Publication Date

Spring 4-27-2021


Music can be both deeply expressive and highly academic. One can create beautiful music by intuition alone, using both what is written on the page and their own musicality to produce a unique version of any musical work. A musician can also create beautiful music by utilizing research and analysis of a work to determine proper performance practice, reveal composer intentions, and inform musical decisions for a piece of music. By using both analytical and expressive methods, the performer can effectively produce art, giving a piece the potential to exist in versions varying in detail but authentically communicating the message intended by the composer. This document contains information relevant to my graduate clarinet recital, providing me with the tools necessary to present a historically-informed version of each piece. The program of the recital is as follows: Carl Maria von Weber’s Clarinet Concerto no. 1 in F minor, George Gershwin’s Three Preludes for Clarinet and Piano, the first movement of Johannes Brahms’ Clarinet Trio in A minor, and Aaron Copland’s Concerto for Clarinet. The following document consists of four chapters, each focused on a specific piece from the recital program. Chapter 1 examines Weber’s Clarinet Concerto, describing common performance practices of the Classical era, Weber’s common compositional techniques, and the performance style of Heinrich Baermann, the clarinetist for whom the work was composed. The second chapter contains research on Gershwin’s Three Preludes, including how the piece was arranged from its original piano score, common techniques used in Gershwin’s era, and a comparison of editions of the clarinet work. Chapter 3 is a collection of research of performance practices of the Romantic era, clarinetist Richard Mühlfeld’s influence on Brahms’s work, and common chamber music practices. The fourth and final chapter contains a description of performance practices during the Swing era (c. 1935-1946) when Copland’s Concerto for Clarinet was written. It also contains information regarding the clarinetist who commissioned the work, Benny Goodman.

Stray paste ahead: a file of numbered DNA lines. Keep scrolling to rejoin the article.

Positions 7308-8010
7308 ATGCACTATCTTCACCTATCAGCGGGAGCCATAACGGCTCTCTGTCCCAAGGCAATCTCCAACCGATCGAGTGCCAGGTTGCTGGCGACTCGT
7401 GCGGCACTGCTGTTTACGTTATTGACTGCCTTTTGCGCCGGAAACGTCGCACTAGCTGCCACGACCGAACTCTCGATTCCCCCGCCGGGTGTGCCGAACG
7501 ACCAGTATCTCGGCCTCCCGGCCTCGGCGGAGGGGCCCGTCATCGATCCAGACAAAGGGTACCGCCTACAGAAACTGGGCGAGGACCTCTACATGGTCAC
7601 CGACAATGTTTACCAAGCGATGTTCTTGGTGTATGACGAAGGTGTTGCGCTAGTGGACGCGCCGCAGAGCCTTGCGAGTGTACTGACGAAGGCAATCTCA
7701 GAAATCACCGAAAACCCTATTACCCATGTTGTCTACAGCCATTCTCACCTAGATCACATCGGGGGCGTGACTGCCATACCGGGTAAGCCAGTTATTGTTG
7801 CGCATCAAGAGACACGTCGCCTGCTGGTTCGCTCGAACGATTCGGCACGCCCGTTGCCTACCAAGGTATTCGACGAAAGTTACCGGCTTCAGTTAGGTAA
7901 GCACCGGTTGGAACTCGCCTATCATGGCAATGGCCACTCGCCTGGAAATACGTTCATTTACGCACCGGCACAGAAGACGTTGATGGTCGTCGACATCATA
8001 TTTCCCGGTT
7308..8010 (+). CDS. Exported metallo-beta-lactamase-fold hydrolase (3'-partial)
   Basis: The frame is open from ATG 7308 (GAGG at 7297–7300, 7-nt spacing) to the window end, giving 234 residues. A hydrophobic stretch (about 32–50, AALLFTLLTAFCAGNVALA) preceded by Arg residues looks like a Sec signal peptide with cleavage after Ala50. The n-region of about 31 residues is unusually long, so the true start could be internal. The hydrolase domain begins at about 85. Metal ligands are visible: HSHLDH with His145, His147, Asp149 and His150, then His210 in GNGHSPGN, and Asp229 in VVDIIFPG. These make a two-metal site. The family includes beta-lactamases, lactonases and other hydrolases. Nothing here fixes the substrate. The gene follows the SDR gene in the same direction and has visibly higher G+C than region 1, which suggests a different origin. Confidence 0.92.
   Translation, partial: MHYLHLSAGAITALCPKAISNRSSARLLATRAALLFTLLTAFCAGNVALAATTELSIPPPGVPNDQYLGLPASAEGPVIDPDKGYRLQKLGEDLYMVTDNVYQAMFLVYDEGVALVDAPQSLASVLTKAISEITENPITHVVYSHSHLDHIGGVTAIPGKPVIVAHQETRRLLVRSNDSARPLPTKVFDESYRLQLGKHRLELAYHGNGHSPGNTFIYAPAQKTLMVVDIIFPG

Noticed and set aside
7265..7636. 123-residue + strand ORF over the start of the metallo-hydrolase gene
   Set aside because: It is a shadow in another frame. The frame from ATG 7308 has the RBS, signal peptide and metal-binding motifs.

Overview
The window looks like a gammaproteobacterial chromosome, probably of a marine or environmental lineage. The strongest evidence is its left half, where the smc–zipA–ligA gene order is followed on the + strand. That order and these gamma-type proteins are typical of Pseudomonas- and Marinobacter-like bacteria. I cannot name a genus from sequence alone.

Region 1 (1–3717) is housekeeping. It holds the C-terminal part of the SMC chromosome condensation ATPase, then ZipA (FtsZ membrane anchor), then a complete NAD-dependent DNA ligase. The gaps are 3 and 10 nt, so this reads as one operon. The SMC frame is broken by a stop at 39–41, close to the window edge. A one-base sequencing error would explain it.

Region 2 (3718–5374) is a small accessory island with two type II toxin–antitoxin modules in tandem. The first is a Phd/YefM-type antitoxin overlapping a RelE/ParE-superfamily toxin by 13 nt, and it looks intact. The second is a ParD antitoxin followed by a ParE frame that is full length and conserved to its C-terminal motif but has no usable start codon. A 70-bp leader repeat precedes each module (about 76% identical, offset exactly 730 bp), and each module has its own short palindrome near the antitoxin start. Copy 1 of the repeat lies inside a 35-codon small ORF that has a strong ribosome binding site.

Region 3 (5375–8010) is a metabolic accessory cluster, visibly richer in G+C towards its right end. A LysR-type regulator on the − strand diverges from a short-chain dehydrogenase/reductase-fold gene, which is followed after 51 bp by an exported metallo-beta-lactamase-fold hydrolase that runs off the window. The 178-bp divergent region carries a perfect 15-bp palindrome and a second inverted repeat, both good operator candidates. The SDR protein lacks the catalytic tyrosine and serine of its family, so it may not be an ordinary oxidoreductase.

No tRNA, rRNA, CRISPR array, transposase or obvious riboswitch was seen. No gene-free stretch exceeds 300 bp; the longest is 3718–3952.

Through the process of collecting and organizing this information, I was able to apply it to the learning and performance of each piece. The identification of common performance practices of each era assisted me in making stylistic decisions based on the time period each piece was written. In studying the clarinetists for whom pieces were written, I was able to identify aspects of their performance style, how those clarinetists would have interpreted the music, and how their performing style influenced the composers. The comparison of different scores of the Weber Concerto and the Gershwin Preludes provided insight into the possible ornamentations and inflections that are commonly used in each piece. Gaining understanding of various aspects of these pieces outside of the written music provided me with the tools to enhance my performance through making informed decisions based on the research collected in this document. By choosing pieces with different genres, time periods, and composers, I was able to explore a broad range of topics regarding each aspect of important works in the clarinet repertoire.

Major Mentor

Dr. Barry Kraus

Second Mentor

Dr. Daniel Lochrie

Third Mentor

Dr. Virginia Lamothe


Music, School of


Music and Performing Arts, College of

Document Type



Master of Music (MM)

Degree Level


Degree Grantor

Belmont University